4. Amaker Close But No Cigar.  It was a homecoming of sorts for Tommy Amaker at Harvard today as he visited his former school Michigan for a game that he had personally scheduled as the head coach there from 2001-07.  For much of the game, it appeared that Amaker would have the last laugh, as he did in his first season when the Crimson beat Michigan 62-51 in Cambridge.  However, despite a 12-point lead early in the second half, the Wolverines clamped down on defense and got sixteen second-half points from Stu Douglass (including four threes) to come back and win the game.  This will still end up being a “good” loss for Harvard, but the other storyline from this game is that John Beilein’s team may turn out to be better than expected this year.  Predicted at the bottom of the Big Ten, the Wolverines already have wins at Clemson, vs. Harvard and close losses to Syracuse and UTEP.  We shouldn’t slot them into the Tourney yet, but they’re playing tremendous halfcourt defense and are showing some signs of life.
  5. Pac-10 Finally Notches a Win.  As of this morning, the Pac-10 had an 0-5 record in the Big 12/Pac-10 Hardwood Series.  California ended the winless streak with a road win at Iowa State this afternoon.  Neither team is really very good, but we’re fairly amazed that the Bears’ Mike Montgomery has figured out a way to beat anybody with a lineup that includes some of the players he has at his disposal.  In two other B12/P10 games today, Washington put up 61 first-half points at home against Texas Tech, and Oregon State takes on Colorado (simulcast at RTC Live) later tonight.  If OSU can eke out a road win tonight, with four games left in the series, things could be interesting.  Of the remaining four games scheduled, only Texas’ visit to USC on Sunday would appear to be a game where the Big 12 was favored.
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ATB: UCLA Struck Down by a Phog Phantom (in a striped shirt with a whistle)

Posted by rtmsf on December 3rd, 2010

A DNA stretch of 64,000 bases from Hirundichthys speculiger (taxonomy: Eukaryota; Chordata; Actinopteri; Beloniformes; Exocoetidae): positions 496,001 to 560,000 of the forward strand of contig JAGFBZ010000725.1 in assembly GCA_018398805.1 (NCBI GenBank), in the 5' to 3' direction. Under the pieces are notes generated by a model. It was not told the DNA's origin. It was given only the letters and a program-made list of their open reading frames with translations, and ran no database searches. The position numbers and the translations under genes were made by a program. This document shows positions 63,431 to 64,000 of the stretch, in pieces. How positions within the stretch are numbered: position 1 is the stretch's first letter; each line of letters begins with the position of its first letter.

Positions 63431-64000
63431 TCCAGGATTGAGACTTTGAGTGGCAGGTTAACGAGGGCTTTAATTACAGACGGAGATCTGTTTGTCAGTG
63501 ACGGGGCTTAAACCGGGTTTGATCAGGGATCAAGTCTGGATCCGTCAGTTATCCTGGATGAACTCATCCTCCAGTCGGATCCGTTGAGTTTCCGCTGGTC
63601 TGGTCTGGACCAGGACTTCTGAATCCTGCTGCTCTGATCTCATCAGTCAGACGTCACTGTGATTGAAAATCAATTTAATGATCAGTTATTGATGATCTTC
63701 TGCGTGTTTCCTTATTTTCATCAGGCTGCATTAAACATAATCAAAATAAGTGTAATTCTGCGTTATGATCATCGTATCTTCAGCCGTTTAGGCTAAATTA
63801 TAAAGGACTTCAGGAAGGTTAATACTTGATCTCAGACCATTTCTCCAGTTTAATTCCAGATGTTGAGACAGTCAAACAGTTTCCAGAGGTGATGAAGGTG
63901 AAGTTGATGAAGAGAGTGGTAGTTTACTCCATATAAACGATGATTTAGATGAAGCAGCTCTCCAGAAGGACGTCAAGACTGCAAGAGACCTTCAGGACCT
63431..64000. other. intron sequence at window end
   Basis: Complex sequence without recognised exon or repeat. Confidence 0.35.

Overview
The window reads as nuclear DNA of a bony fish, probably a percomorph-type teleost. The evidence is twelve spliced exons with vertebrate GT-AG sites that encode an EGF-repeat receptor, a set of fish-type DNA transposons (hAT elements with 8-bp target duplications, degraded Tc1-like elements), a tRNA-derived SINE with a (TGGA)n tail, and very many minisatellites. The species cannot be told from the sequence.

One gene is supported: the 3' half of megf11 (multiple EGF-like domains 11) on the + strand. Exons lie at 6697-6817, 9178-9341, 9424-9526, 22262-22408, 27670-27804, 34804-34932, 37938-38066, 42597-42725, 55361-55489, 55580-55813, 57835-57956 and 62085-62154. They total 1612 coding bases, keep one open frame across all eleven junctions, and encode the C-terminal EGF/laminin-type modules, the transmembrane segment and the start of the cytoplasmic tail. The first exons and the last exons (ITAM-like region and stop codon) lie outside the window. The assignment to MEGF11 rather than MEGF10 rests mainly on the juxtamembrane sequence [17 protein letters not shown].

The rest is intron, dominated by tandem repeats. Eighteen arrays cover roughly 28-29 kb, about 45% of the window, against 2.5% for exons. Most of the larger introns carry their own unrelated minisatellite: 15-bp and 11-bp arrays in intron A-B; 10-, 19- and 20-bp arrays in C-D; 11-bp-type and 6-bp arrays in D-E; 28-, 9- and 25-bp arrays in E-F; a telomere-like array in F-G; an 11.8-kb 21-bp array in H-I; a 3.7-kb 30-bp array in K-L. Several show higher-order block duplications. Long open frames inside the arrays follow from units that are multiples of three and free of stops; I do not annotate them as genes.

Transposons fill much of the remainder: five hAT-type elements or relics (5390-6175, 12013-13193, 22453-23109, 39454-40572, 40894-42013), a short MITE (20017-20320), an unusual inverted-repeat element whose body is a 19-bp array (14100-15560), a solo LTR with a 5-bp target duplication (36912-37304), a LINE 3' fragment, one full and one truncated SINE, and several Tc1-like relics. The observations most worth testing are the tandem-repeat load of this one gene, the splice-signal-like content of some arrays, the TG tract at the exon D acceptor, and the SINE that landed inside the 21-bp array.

The Lede. It was billed as a probable blowout, but when you place two of the game’s regal programs on the same floor with two of the best coaches in the business standing opposite one another, we all knew better. Kansas and UCLA represent about a million wins, a couple hundred conference titles and several dozen national championships (Helms titles included!) — well, at least it feels that way. The point is that no matter the present rankings, so long as Bill Self and Ben Howland are patrolling the sidelines at these two schools, they’ll always be competitive. Tonight’s game personified that word, competitive. Too bad it got ruined by an egregious whistle made by an official who needs to remember to let the kids decide the game.

KU Got the Call It Wanted At This Moment (LJW/N. Krug)

Your Watercooler Moment. Foul or not a foul? Should a referee make the same call with 19:01 on the clock as he does with 00:01 on the clock? These questions were the biggest story in the Big 12/Pac-10 Hardwood Series game between Kansas and UCLA this evening. After 39 minutes and 59 seconds of back-and-forth basketball between two of the sport’s bluest of bloods, the game balanced on a loose ball situation where a UCLA player bumped a Kansas player as both pursued the rock. Kansas guard Mario Little arrived at the ball a split-second prior to UCLA’s Malcolm Lee, and the referee on the near-side thought the ensuing bump with 0.7 seconds remaining on the clock was sufficient to justify blowing the whistle. From our view (and most of America’s, if Twitter is any indication), that’s a bit of contact that you don’t call at any point of the basketball game, but ESPECIALLY not in a tie game such as this one with under a second to play. Although ours appears to be the majority viewpoint, there are alternate ones: ESPN’s Fran Fraschilla, for instance, stated that he believed the bump was a foul at any point of the game, and it was in fact the correct call. Gary Parrish says that there’s something for everyone in that play — KU fans, UCLA fans, and the fence-sitters. UCLA head coach Ben Howland, however, only saw it one way, throwing down a water bottle in disgust before later saying that it was a poor way to end the game. Star of the night Tyler Honeycutt said afterward, “as refs, you’re supposed to just let that go.” If this were the NBA, both UCLA player and coach would be facing hefty fines from the league, but we think that the Pac-10 will cut them some slack here, because, well, they’re right. But don’t take our word for it, check it out for yourself.

We were also lucky enough to have our correspondent Brian Goodman at the game in Allen Fieldhouse tonight. He filed this report after the exciting 77-76 finish.

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Wednesday/Thursday Check-Ins…

Posted by rtmsf on December 3rd, 2010

Here are the last couple of days worth of check-ins at a few conferences…

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Thursday’s Check-Ins…

Posted by rtmsf on November 25th, 2010

Here’s hoping everyone had a tremendous Thanksgiving Day.  Here are your west coast check-ins for this week…